UI senate leaders: Keep Chief in the past
URBANA — Academic senate leaders at the University of Illinois have unanimously reaffirmed their position on the former symbol of the campus: Keep Chief Illiniwek in the past.
The resolution — drawn up in response to a recent proposal by former Chief Illiniwek portrayers to bring back a modified, non-dancing version of the Chief — reinforces previous statements by the senate that call for the tradition to be retired. It also expresses full support for Chancellor Phyllis Wise's recent statements in which she has said Chief Illiniwek is a part of the school's past, not future.
In the non-binding resolution, the group also backs action taken by the UI Board of Trustees in 2007 to officially end the use of Chief Illiniwek, the dance and use of any Native American imagery for the university, "and we see no reason to revisit the decision," said UI Professor Nicholas Burbules, who wrote the resolution.
The Senate Executive Committee, a group of faculty, students and academic professionals, unanimously passed the resolution Wednesday afternoon.
The resolution was drawn up quickly, Burbules said, because they wanted trustees to know about it before they meet next week in Chicago. A representative from the Council of Chiefs, the group of former Chief portrayers, has requested time during the public comment session of that meeting to address trustees, according to Steve Raquel, president of the council and Chief Illiniwek in 1992-93. Faculty also have requested time to speak during the meeting.
As reported by The News-Gazette earlier this month, Raquel's group has proposed a Chief portrayer to appear on the Memorial Stadium field at two events in a year. There would be no dancing involved, and the costume would be developed by the group in consultation with the Peoria Tribe of Oklahoma, according to the group.
The head of the Peoria tribe has said he didn't support the proposal because the idea lacks the UI's backing. He also said bringing back the Chief is not a way of respecting the Native American culture. Wise has said she is seeking ways to "memorialize and respect" the past tradition, and "bringing back the Chief is not in the future."
"We wanted to reaffirm and support what (Wise) has said, which is, 'we're not going back,'" Burbules said.
"We need to worry about university finances," and other important issues, not Chief Illiniwek, added Senate Chair Matthew Wheeler on Wednesday. The Chief's retirement "has been decided. It's been settled."
Members said Wednesday that they were not speaking for the full senate, which does not meet during the summer session. The resolution did reference previously passed resolutions in 1998 and 2004 that called on the university to retire the Chief.
The campus senate's vote is a non-binding opinion, much like the student referendum that supported the Chief earlier this year, Raquel said. In a student referendum this spring voters, by a nearly 4-to-1 margin, reaffirmed their support for the former symbol.
"This isn't going to get resolved by people saying they like it or not," Raquel said. "At the end of the day, it's clear that the ultimate decision should go to the board of trustees."
Raquel continued: "We would like a formal vote. They should have the ultimate voice in saying we should move forward or we should not move forward with an opportunity that we feel is clearly a win-win for the university and for the tradition."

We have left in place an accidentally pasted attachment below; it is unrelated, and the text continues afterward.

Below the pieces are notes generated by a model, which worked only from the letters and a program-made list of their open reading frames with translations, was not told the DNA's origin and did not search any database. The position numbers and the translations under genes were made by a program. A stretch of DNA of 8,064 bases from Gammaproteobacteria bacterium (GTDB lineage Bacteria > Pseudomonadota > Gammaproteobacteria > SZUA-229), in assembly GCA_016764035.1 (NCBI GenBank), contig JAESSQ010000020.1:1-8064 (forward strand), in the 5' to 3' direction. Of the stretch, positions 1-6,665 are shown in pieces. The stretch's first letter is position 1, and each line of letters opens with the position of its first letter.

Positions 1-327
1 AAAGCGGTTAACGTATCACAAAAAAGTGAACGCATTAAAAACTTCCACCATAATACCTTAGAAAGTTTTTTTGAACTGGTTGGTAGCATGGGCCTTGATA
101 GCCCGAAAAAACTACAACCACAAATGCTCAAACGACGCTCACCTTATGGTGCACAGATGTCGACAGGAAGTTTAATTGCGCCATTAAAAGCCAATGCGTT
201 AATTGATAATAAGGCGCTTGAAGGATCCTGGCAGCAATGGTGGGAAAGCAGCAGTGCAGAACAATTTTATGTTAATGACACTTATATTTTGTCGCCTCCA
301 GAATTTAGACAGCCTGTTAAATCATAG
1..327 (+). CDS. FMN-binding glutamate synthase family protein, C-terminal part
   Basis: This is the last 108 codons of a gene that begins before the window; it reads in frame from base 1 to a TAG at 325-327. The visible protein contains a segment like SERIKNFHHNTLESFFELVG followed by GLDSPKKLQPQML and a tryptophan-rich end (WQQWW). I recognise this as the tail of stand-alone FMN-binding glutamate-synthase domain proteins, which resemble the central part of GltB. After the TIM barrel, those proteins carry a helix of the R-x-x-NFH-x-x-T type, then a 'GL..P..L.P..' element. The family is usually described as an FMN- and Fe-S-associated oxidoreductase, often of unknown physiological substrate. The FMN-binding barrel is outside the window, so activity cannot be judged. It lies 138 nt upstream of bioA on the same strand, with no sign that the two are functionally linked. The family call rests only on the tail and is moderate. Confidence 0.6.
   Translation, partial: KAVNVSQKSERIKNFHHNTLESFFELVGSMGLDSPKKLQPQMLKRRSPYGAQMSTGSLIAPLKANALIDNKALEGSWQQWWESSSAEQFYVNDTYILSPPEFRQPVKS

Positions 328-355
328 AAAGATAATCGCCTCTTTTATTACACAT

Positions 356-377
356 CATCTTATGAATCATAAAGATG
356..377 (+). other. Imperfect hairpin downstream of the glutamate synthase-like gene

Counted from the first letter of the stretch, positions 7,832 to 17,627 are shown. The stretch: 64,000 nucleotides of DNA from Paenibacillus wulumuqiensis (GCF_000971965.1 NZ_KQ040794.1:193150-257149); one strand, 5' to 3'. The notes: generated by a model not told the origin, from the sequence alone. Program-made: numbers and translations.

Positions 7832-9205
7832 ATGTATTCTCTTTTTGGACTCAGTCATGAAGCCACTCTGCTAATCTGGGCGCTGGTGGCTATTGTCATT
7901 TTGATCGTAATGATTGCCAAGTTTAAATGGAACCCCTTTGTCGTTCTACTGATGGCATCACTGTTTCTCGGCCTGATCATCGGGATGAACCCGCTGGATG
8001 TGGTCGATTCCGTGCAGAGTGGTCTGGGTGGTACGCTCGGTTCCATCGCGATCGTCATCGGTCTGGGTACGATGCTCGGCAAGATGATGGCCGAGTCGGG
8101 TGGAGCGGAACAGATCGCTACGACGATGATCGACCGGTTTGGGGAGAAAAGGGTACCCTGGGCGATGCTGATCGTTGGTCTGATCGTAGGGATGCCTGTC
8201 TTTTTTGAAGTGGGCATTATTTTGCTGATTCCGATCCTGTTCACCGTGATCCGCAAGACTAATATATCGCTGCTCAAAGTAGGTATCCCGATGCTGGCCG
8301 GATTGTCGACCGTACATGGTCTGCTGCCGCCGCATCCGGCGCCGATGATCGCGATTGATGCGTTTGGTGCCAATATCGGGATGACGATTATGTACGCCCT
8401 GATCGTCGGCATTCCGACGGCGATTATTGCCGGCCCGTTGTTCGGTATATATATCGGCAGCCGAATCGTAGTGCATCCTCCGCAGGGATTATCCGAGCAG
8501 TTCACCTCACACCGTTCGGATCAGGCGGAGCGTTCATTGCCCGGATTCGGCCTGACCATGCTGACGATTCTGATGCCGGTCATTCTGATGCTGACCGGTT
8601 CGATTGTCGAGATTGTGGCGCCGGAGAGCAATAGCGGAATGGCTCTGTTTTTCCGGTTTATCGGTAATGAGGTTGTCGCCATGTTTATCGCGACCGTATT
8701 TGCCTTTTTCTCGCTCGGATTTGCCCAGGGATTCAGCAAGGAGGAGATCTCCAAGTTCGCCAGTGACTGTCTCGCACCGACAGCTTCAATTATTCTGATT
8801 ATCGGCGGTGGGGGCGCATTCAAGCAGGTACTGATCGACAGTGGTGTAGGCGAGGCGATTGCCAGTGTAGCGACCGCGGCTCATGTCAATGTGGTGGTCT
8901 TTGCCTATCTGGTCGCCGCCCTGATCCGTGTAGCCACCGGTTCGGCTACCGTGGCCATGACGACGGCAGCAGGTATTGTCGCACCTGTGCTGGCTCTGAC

Neither board Chair Christopher Kennedy nor UI President Bob Easter were available Wednesday for comment. University spokesman Tom Hardy pointed out that trustees acted on the tradition six years ago, and "pursuant to that action the matter is in the hands of the campus administration."
When trustees in 2007 voted to end the tradition, in the resolution they delegated the Urbana campus chancellor to "manage the final disposition" of the matter.
"It's not our official symbol, but it will always be part of us," said UI graduate student Calvin Lear who voted in support of the resolution. "I think we need to move forward," he said, and students need to drive that process.
Some students have tried to move on by creating on online contest last year asking for students to submit new images for a possible new symbol for the campus. The group, Campus Spirit Revival, later allowed people to vote for their favorites.
Results from that online contest were released last week following the decision of a moot student court. Because the Illinois Student Senate, a quasi-legislative body of elected students, agreed back in 2011 to co-sponsor the contest, another student group, called Stop Campus Spirit Revival, questioned the "constitutionality" of the student senate's action.
The results showed the most votes were cast for "no change."
Earlier this spring, students also held a Chief-related referendum. In response to the question, "Do you support Chief Illiniwek as the official symbol of the University of Illinois at Urbana-Champaign," 9,003 students marked yes and 2,517 students voted no.
"It's definitely a difficult decision especially when there have been recent referendum on this by the students," said Jim Maskeri, a student senator who voted in support of the Senate Executive Committee resolution on Wednesday. "But my four years in the student and academic senates have prepared me for voting my mind in this instance," he said. "Because it's a restatement of past resolutions, it was appropriate to vote for this. This was the will of senates in the past," he said.
News-Gazette staff writer Julie Wurth contributed to this report.